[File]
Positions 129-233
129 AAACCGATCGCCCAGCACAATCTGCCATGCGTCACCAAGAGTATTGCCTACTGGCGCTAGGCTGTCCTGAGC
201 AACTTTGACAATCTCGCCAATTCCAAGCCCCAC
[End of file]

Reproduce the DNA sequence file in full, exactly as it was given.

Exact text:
Positions 129-233
129 AAACCGATCGCCCAGCACAATCTGCCATGCGTCACCAAGAGTATTGCCTACTGGCGCTAGGCTGTCCTGAGC
201 AACTTTGACAATCTCGCCAATTCCAAGCCCCAC